Saturday, May 30, 2009

Julie's Review: Handle With Care

Summary: Perennial bestseller Picoult (Change of Heart) delivers another engrossing family drama, spiced with her trademark blend of medicine, law and love. Charlotte and Sean O'Keefe's daughter, Willow, was born with brittle bone disease, a condition that requires Charlotte to act as full-time caregiver and has strained their emotional and financial limits. Willow's teenaged half-sister, Amelia, suffers as well, overshadowed by Willow's needs and lost in her own adolescent turmoil. When Charlotte decides to sue for wrongful birth in order to obtain a settlement to ensure Willow's future, the already strained family begins to implode. Not only is the defendant Charlotte's longtime friend, but the case requires Charlotte and Sean to claim that had they known of Willow's condition, they would have terminated the pregnancy, a statement that strikes at the core of their faith and family. Picoult individualizes the alternating voices of the narrators more believably than she has previously, and weaves in subplots to underscore the themes of hope, regret, identity and family, leading up to her signature closing twists.

Review: Last year I had heard Jodi Picoult speak on her new release for 2008's Change of Heart and she mentioned what her newest book was about and it sounded intriguing. Handle with Care doesn't disappoint. Parrallels have been drawn between this book and My Sister's Keeper. While there are similarities the books are very different. That being said Handle with Care is pretty close to being up there with My Sister's Keeper.
One thing I like about Ms. Picoult's writing is that she's consistent. Meaning you know how the story is going to be told and that it'll end up in a courtroom. If she changed that formula, I'd wonder who she had assigned to write her books. I know some people think this is getting old but I like it. As with most of her books I've read she doesn't disappoint. We are introduced to the O'Keefe family: Sean, Charlotte, Amelia and Willow. We see the story through their eyes which allows the reader to get the full story instead of one side. We also see the story through Marin and Piper's eyes. Marin is the attorney set to sue Charlotte's best friend, Piper for wrongful birth. Unlike My Sister's Keeper where I couldn't STAND the mom, I really felt for Charlotte. She loved Willow and couldn't imagine her life without her but at the same time she put her life on hold forever to care for this little girl.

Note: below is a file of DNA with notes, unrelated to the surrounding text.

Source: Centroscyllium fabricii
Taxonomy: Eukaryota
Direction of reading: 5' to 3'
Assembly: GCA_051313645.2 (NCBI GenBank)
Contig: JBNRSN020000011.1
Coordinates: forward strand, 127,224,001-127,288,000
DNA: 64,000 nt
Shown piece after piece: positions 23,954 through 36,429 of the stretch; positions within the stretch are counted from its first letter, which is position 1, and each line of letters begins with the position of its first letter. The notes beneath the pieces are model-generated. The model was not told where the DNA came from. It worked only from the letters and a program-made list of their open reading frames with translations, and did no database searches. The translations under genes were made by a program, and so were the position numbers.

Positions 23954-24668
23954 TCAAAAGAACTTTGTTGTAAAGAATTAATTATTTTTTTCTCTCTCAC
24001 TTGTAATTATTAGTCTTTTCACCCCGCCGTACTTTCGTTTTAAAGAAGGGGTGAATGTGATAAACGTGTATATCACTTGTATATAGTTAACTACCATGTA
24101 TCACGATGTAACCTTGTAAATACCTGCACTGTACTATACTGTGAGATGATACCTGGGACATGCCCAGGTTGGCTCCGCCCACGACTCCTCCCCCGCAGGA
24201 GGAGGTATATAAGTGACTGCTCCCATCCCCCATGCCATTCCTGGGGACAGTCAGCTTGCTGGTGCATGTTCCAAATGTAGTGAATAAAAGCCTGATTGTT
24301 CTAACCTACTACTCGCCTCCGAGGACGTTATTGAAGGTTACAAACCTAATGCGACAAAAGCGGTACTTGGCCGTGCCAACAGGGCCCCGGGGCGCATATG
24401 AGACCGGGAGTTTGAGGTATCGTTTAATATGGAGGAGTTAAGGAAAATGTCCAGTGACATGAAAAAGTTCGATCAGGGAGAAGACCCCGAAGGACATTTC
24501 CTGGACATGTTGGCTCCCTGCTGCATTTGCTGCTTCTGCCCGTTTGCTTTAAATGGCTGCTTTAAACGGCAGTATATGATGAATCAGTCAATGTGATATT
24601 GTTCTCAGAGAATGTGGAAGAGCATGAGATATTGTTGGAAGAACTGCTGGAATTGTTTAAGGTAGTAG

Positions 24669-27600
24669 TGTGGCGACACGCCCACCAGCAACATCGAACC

My favorite character was Amelia. My heart definitely went out to her through the course of this novel. She was the forgotten kid. Sean and Charlotte were so focused on Willow that Amelia would be left to fend for herself. Amelia began to feel like since she wasn't physcially disabled that she didn't belong; so she begins to hurt herself. One thing Jodi always does well is bringing one main issue to light but then there's always subsequent issues that are highlighted in the book as well. This one is no different. All that Amelia wants is to be noticed and out of her sister's shadow.

I can't give too much away but there are a couple good twists right at the end. While this book didn't make me cry like many of her's do. I felt that the ending was fitting. It's tragic but not in the same way that My Sister's Keeper was tragic.

I can't say how I would handle having a special needs child but I'd like to think that I would rise to the occasion. What would you do if you knew at 17 weeks that you were going to have a disable child? Would you want someone to at least offer you the option of terminating? That's really what this novel comes down to, not if she loves her daughter or not. As with all Jodi's book, she makes you think out of your comfort level and for that I thank her.

Final Take: 4.5/5

2 comments :

Serena June 2, 2009 at 9:43 AM  

i have this in the tbr pile. I hope to get to it soon

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